Posts Tagged With: privacy

Privacy Badger 1.0 Is Here To Stop Online Tracking!

Privacy Badger 1.0 – New Ways to Stop Sneaky Trackers

EFF is excited to announce that today we are releasing version 1.0 of Privacy Badger for Chrome and Firefox.  Privacy Badger is a browser extension that automatically blocks hidden trackers that would otherwise spy on your browsing habits as you surf the Web.

More than a quarter of million users have already installed the alpha and beta releases of Privacy Badger. The new Privacy Badger 1.0 release includes many improvements, including being able to detect certain kinds of super-cookies and browser fingerprinting—some of the more subtle and problematic methods that the online tracking industry employs to follow Internet users from site to site. Other enhancements in Privacy Badger 1.0 include: significant UI improvements, translation into 4 different languages (with more on the way), easier customization of your Privacy Badger settings, improvements to stability, and support for Version 1.0 of EFF’s recently announced Do Not Track Policy.

continue and get it

Categories: internet, technology | Tags: , , ,

FBI: Retweeting a Terrorist’s Tweet Could Land You In Trouble

— The FBI’s best informant has played a role in dozens of terrorism cases over the past several years and provided endless intelligence on extremists across the United States. The informant is young, rich, well-connected, easily distracted and really into reality television.

The informant’s name? Twitter.

The social network is an “extraordinarily effective way to sell shoes, or vacations, or terrorism,” and it puts propaganda in the pocket of kids and those with troubled minds, FBI Director James Comey said recently. “It’s buzz, buzz, buzz, buzz, buzz. It’s the constant feed … the devil on your shoulder all day long, saying, ‘Kill, kill, kill.'”

FBI agents have cited suspects’ tweets in a slew of recent terrorism cases. Federal prosecutors have charged several Twitter users who allegedly support the Islamic State with lying to federal agents about their Twitter activity. In other cases, the FBI has pointed to Twitter activity — including retweets — as probable cause for terrorism charges. In one case, a 17-year-old pleaded guilty to providing “material support” to a designated foreign terrorist organization by tweeting out links.

Law enforcement officials are ramping up their monitoring of Twitter. The company received 2,879 information requests from federal, state and local law enforcement authorities within the U.S. in 2014 — a 66 percent increase from the 1,735 it received in 2013, according to its transparency report. Overall, there was a 72 percent jump in the number of accounts affected by such requests in the second half of 2014. The requests could be seeking additional user information, IP addresses and even the content of direct messages sent through the network.

Twitter’s report does not specify how many requests came from the federal government in particular. But it’s notable that FBI agents investigating terrorism are likely based in some of the locations with the highest number of Twitter requests in the second half of 2014. There were 195 requests made in Virginia, 170 requests out of New York state, and 125 requests that originated in the nation’s capital.


Categories: government, internet | Tags: , , ,

EFF Coalition Announces New ‘Do Not Track’ Standard For Web Browsing

The Electronic Frontier Foundation (EFF), privacy company Disconnect and a coalition of Internet companies have announced a stronger “Do Not Track” (DNT) setting for Web browsing—a new policy standard that, coupled with privacy software, will better protect users from sites that try to secretly follow and record their Internet activity, and incentivize advertisers and data collection companies to respect a user’s choice not to be tracked online.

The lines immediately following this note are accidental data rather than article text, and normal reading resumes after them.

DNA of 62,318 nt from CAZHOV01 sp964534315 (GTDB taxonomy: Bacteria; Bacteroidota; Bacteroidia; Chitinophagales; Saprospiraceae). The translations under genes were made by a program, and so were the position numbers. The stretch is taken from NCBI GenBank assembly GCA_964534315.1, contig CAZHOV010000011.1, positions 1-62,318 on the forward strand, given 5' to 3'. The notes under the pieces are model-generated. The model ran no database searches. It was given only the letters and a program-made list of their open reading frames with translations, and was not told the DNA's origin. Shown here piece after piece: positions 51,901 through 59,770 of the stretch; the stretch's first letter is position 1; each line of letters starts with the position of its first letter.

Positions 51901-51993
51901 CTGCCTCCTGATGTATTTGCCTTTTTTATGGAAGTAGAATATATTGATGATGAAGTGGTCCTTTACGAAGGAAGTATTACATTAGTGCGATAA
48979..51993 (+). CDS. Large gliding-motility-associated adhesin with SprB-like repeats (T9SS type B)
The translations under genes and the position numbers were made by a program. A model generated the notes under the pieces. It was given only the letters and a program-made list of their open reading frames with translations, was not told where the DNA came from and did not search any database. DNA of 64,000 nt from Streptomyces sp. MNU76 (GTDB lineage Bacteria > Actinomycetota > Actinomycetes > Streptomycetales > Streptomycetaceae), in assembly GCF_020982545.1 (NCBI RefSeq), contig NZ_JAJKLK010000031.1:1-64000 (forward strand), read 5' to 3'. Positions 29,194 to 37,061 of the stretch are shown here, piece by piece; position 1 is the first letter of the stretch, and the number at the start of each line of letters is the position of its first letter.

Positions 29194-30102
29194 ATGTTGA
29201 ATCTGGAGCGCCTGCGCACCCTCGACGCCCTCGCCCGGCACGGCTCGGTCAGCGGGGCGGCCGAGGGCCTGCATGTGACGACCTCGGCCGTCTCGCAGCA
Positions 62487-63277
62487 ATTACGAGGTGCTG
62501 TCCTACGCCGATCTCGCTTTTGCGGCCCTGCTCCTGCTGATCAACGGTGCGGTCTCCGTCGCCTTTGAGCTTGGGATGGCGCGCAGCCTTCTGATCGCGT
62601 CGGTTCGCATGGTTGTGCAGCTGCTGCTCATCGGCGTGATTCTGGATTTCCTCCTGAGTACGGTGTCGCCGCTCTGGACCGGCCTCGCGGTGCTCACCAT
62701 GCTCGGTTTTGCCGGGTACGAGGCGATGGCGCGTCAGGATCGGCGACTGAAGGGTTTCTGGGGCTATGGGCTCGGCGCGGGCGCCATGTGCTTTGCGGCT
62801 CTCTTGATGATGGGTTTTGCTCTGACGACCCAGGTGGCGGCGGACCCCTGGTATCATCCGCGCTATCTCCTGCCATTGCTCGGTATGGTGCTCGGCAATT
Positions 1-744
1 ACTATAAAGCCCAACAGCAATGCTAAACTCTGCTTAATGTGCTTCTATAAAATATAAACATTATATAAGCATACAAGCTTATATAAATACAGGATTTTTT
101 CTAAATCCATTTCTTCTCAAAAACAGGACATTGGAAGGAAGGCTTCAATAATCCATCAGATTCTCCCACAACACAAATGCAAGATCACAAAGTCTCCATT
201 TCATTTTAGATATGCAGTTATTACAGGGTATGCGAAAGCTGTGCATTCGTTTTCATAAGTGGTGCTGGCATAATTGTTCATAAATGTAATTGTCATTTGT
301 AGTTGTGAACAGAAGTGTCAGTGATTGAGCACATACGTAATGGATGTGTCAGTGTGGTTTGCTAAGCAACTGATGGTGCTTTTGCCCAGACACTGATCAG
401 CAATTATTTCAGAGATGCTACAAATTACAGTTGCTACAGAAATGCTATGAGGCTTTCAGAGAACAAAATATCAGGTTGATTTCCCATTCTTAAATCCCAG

The EFF and Disconnect’s partners in this launch are the innovative publishing site Medium, major analytics service Mixpanel, popular ad- and tracker-blocking extension AdBlock, and private search engine DuckDuckGo.

“We are greatly pleased that so many important Web services are committed to this powerful new implementation of Do Not Track, giving their users a clear opt-out from stealthy online tracking and the exploitation of their reading history,” said EFF Chief Computer Scientist Peter Eckersley. “These companies understand that clear and fair practices around analytics and advertising are essential not only for privacy but for the future of online commerce.”

DNT is a preference you can set on Firefox, Chrome, or other Web browsers as well as in the iOS and FirefoxOS mobile operating systems to signal to websites that you want to opt-out of tracking of your online activities. Tracking by advertisers and other third parties is commonplace on the Web today, and typically occurs without the knowledge, permission, or consent of Internet users. You can see evidence of this when ads appear around the Web that are eerily based upon your past browsing habits; meanwhile, the underlying records and profiles of your online activity are distributed between a vast network of advertising exchanges, data brokers, and tracking companies.


Categories: technology | Tags: , , ,

FBI Director: Government Must Have Access to Your Encrypted Data

The director of the FBI doesn’t want you to use technology to encrypt your personal data. He said that for your safety the feds should have unrestricted access to everything you store in a cloud or a hard drive, write in an e-mail, or send in a text. Security, he says, trumps privacy. Besides, only a criminal has something to hide.

Actually, what FBI Director James Comey told the members of the Senate Judiciary Committee is that in order to stay a step ahead of the b  ad guys, the g-m  en should  have FBI Director: Government Must Have Access to Your Encrypted Data access to any available technology to decode encrypted data. And that the government should be the arbiter of when decryption is necessary or not.